The park houses 42 statues and friezes saved when the Soviet regime fell and now set out in an open-air museum. The exhibits range from a colossus of a muscled sailor striding forth, shirt wide open and red flag clutched in his fist and proudly flying, to a frieze of townspeople including family, little old lady and courting couple, to the usual stern Lenins and Marxes. Into the park, past statues of all shapes and sizes, artfully placed to show you how the USSR wanted to embrace all its people and how it wanted to be remembered. Apparently, when the walls fell throughout the former Soviet vassals states and the populace began to revile its former masters, vengeance was taken out in no small part on the statues which were quickly pulled down and smashed up. The mayor, presumably sensing a portion of history going down the drain, put a temporary stop to it and asked people to nominate local pieces which they would want to see preserved. The park opened in 1993 and is certainly one of the highlights of the visit; I only want to make a question: Why they didn’t build the Park, just outside the city. Open daily 10am.
I absolutely wanted to visit this park once I'd heard of it, and it responded to my expectations. When we went there the weather was grey and together with the statues this created the peculiar, grim atmosphere I expected. The place really leaves an impression on you and it makes you think, which was the purpose when they decided to set up the park, I guess.
The park houses about 20 or 30 statues from the communist era in Budapest, in their very typical style. Very impressive!
VT put the ways to get there under 'general area or directions', but we took a taxi together with another couple from our B&B, and this was a lot faster and cheaper than the shuttle bus from Deak ter or the other options. In total we paid 6000 forint for the (return) taxi, which was only 1500 forint per person. The entrance ticket cost 1000 forint.
Statue Park is home to many of the old communist era statues and monuments and is well worth a visit. There are some stunning examples here even if there is not too many of them.
I would recommend making your own way here rather than taking the organised bus as you can save about a half of the cost and it only takes about 30mins longer. To do this, head to Etele ter, which is the end of the line for tram No. 19 heading south. Go to the Volanbusz station which is behind the construction site there and get your return ticket from the office there - the buses usually depart from station 7 or 8 and go to Diosd-Erd. Look out the right hand window until you see a large pair of boots (Lenin's) and get off here - cross the road and this is statue park.
Szoboro or Statue Park is in reality not much of a park. It is a display of bronze statues from the days of the Communist occupation of Budapest. The statues have been removed from the city and put out here in the park as a reminder of the occupation of Hungary, and as an attraction for western tourists to have a glimpse of what it was like to live in Budapest after World War II. I was interested in seeing the statues out of curousity. I almost posted this tip in the tourist trap section of this page. In my opinion its very close to a tourist trap. It is heavily advertised in guide books. Its one of the main selections in the guide given to you when you purchase a Budapest Card. There are many fliers in hotels and at tourist information booths about Statue Park. And yet when I reached the park I found it to be not very exciting. The statues were just sitting in a field with tall grass growing around them. There were several groups of bored tourists walking on the unpathed pathway trying to look fascinated. With a little work and cleaning up the park could be make into something more interesting. There is a souvineer stand here where you can buy a guide to the statues in various languages. They also have funny tee shirts with various leaders from the Communist party on them. I did give in and act like a tourist when I purchased a tee shirt with the former Communist leaders pictured as characters from South Park.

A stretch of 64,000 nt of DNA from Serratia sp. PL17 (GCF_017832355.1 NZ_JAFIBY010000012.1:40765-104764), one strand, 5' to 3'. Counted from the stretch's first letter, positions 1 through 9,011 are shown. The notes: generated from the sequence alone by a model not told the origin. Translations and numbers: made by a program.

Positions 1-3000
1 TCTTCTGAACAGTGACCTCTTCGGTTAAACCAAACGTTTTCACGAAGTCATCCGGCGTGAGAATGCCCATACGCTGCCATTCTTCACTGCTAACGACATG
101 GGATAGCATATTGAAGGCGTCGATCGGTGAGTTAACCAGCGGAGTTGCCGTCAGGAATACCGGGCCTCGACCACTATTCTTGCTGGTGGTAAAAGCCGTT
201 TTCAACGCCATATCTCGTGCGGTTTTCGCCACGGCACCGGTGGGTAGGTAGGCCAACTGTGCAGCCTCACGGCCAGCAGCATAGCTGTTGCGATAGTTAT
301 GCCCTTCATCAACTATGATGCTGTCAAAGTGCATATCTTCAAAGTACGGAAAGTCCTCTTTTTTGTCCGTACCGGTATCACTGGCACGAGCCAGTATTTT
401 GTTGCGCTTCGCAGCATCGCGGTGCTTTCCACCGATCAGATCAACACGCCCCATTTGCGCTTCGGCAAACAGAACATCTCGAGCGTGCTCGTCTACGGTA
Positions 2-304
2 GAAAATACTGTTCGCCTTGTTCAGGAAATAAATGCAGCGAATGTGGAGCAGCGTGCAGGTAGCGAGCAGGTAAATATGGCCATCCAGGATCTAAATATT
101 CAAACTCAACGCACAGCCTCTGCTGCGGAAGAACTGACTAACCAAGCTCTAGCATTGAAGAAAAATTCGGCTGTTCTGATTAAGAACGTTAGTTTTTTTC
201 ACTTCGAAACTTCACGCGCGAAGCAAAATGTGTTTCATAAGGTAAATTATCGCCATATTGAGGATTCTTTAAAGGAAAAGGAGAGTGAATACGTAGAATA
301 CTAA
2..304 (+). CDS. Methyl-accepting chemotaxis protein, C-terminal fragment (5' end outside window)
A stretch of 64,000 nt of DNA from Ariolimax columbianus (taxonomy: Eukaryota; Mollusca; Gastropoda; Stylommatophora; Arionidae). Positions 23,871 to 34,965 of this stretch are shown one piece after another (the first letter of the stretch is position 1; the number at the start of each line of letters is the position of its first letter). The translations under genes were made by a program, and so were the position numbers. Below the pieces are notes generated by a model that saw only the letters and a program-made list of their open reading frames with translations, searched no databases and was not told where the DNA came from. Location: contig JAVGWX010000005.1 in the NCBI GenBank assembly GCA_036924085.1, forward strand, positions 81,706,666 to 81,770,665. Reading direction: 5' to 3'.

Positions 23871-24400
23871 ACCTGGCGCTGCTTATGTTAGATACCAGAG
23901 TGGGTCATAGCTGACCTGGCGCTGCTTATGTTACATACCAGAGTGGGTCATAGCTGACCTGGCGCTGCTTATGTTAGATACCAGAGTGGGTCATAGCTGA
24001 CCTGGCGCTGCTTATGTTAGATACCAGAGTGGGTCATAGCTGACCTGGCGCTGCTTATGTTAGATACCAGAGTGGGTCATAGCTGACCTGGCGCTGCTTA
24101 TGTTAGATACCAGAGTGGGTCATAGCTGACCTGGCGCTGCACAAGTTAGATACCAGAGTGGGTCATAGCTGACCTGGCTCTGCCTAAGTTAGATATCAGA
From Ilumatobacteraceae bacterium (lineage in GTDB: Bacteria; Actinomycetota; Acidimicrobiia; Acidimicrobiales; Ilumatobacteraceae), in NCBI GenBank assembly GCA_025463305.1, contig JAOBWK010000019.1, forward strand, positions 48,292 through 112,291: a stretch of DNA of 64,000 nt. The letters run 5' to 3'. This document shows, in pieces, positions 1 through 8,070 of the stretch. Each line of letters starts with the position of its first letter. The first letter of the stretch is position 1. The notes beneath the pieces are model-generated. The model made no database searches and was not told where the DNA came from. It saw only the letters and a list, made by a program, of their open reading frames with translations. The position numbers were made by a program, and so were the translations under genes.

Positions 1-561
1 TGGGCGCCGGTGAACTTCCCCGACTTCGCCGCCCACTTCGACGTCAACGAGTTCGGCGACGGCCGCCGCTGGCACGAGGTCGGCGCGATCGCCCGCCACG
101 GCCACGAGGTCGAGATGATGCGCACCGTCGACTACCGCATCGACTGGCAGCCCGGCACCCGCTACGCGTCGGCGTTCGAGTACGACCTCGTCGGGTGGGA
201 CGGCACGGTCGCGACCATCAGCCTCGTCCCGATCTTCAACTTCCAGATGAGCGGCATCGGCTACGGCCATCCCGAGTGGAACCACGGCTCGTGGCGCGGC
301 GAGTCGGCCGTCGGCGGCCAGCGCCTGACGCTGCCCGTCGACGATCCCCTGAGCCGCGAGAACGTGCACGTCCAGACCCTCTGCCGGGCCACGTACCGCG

Would I advise you to skip over Statue Park and do something else instead. No. It is definately something interesting to see and that you can not find anywhere else. But go with an open mind and keep your expectations lower than what the guide books would lead you to believe. Check out my travelogue on Szobor Park for a detailed story on how to find the park. Hint...do not follow the directions in the tourist guide books, or from the brochure. Its a lot more difficult to find then they lead you to believe.
First of all you have to know that this park is quite outside the city.
From Pest side take tram 49 to its final station, from there you should take a Volanbusz (yellow buses).
From Buda side trams 19, 47, and 49 to their final station or buses 7 or 107 (the red).
After the fall of communism all communistic statues were transferred to this park. It’s not a big exhibition and it shows, in my opinion, that Hungarians really want to forget their past! I recommend it only if you have seen all the other places in Budapest. Ticket costs 600HUF.
After the collapse of communism in 1989 various statues around Budapest were removed. Realising that history was being destroyed two young Hungarians decided to set up a museum dedicated to all these now politically incorrect statues. Setting it up on a piece of land on the outskirts of south west Budapest. It contains approximately 40-50 statues dedicated to various soviet themes.